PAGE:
In LA now, he's surrounded by friends he grew up playing with (and are still working towards their dream of playing in the NHL) and other local players.
When our BostonBruins.com crew caught up with him Wednesday in Los Angeles for a #BearTracks summer road trip, he had the chance to look back at his year and being able to share the experiences with his friends back in Cali.
BostonBruins.com - #BearTracks is back! For the past few summers, the BostonBruins.com crew has driven and flown across the country, and up north to Canada to visit the Bruins in their hometowns during the offseason.
The trips have taken us to see Patrice Bergeron in Quebec City, Brad Marchand in Halifax, Gregory Campebll in Tillsonburg, Adam McQuaid in P.E.I., and Milan Lucic in Vancouver, among other players and stops along the way.
Along the way, the players have shared their hometowns and their stories with fans, of who they were when they were younger and the places that shaped them, long before they became Bruins.
The visits have helped fill the time during those long summer, offseason months, when all of the training is done away from cameras and away from Boston.
In the summer of 2014, #BearTracks is taking us to a place where we usually only see the inside of the Staples Center: Los Angeles.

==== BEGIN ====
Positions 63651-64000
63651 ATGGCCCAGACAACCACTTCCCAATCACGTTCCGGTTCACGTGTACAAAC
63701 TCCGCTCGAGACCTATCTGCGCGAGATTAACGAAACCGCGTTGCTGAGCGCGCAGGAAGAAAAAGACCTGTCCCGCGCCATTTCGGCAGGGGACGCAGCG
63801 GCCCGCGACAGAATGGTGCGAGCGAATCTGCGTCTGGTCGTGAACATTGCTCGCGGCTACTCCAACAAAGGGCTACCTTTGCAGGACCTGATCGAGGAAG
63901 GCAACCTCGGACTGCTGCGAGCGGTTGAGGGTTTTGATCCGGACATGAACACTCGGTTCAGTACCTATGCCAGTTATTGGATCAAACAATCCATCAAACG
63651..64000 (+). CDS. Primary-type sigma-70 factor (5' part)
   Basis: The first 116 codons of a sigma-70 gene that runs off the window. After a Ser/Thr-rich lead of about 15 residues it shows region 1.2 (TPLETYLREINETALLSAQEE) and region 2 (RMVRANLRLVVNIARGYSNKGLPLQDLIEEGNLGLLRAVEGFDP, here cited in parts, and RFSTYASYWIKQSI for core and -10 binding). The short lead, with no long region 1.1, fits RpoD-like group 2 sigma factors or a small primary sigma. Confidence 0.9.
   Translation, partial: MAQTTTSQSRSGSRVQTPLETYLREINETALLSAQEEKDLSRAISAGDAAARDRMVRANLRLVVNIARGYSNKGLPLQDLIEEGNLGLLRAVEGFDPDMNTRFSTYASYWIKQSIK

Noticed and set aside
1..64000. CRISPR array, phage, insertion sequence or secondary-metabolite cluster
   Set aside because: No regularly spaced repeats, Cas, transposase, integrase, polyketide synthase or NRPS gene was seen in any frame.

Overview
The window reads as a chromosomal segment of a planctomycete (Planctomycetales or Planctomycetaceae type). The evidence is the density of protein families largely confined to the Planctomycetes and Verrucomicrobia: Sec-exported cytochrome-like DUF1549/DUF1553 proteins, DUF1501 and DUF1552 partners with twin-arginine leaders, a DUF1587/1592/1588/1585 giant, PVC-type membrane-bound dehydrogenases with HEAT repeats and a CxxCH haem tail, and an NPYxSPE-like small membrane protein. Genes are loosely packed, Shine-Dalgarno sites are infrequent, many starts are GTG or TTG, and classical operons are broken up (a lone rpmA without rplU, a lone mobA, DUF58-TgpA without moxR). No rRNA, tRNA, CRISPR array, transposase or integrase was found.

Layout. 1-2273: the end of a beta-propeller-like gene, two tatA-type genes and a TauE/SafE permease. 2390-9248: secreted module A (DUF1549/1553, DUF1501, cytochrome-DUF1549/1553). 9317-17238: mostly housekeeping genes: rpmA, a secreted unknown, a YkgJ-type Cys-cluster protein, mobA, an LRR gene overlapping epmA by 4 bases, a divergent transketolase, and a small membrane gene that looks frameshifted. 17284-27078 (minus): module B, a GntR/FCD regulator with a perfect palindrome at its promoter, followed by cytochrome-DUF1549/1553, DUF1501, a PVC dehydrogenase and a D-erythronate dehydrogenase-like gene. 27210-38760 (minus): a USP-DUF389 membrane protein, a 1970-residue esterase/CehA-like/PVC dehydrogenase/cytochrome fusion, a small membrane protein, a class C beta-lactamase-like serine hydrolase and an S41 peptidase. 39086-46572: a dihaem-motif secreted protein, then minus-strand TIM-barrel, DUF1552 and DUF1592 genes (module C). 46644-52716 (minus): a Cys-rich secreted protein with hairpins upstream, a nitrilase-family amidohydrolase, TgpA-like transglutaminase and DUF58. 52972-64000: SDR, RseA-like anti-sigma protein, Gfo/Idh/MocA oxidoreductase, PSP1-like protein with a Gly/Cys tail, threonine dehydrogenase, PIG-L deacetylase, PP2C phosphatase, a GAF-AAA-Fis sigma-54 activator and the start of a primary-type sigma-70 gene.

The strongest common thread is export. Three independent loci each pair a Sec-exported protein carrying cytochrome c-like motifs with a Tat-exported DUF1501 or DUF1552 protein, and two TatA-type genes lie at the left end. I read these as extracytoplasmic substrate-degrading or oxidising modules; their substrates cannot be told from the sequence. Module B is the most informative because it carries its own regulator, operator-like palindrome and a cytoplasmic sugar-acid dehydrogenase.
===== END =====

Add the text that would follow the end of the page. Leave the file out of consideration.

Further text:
Defenseman Kevan Miller grew up in Santa Clarita, California and lived in LA until he was 16, when he left to attend Berkshire School in Western Massachusetts.
The 26-year-old Miller saw his NHL dream realized just this past season, when he made his debut with the Bruins on November 21, 2013 against St. Louis.
BostonBruins.com — Last year was a year of transition for Justin Florek, a year of change and a year of growth.
During the season, Florek managed to make his mark with the big club. In the offseason, the goal was to make sure he would have the opportunity to continue to do so for another year.
On Friday, the Bruins agreed to terms with Florek, signing the Michigan-born forward to a one-year, two-way deal worth $600,000 at the NHL level and $90,000 at the AHL level.
“It’s amazing, and it’s another step in the right direction and a dream come true for me,” Florek said on Friday. “Boston is just a great city and a great hockey city and organization, and I am really looking forward to the opportunity to get another chance to play for Boston.”
Florek spent the bulk of the 2013-14 season in Providence, playing in 69 games and registering 19 goals and 19 assists for 38 points with a plus-17 rating. He also played in four regular-season games with the Boston Bruins, tallying a goal and an assist.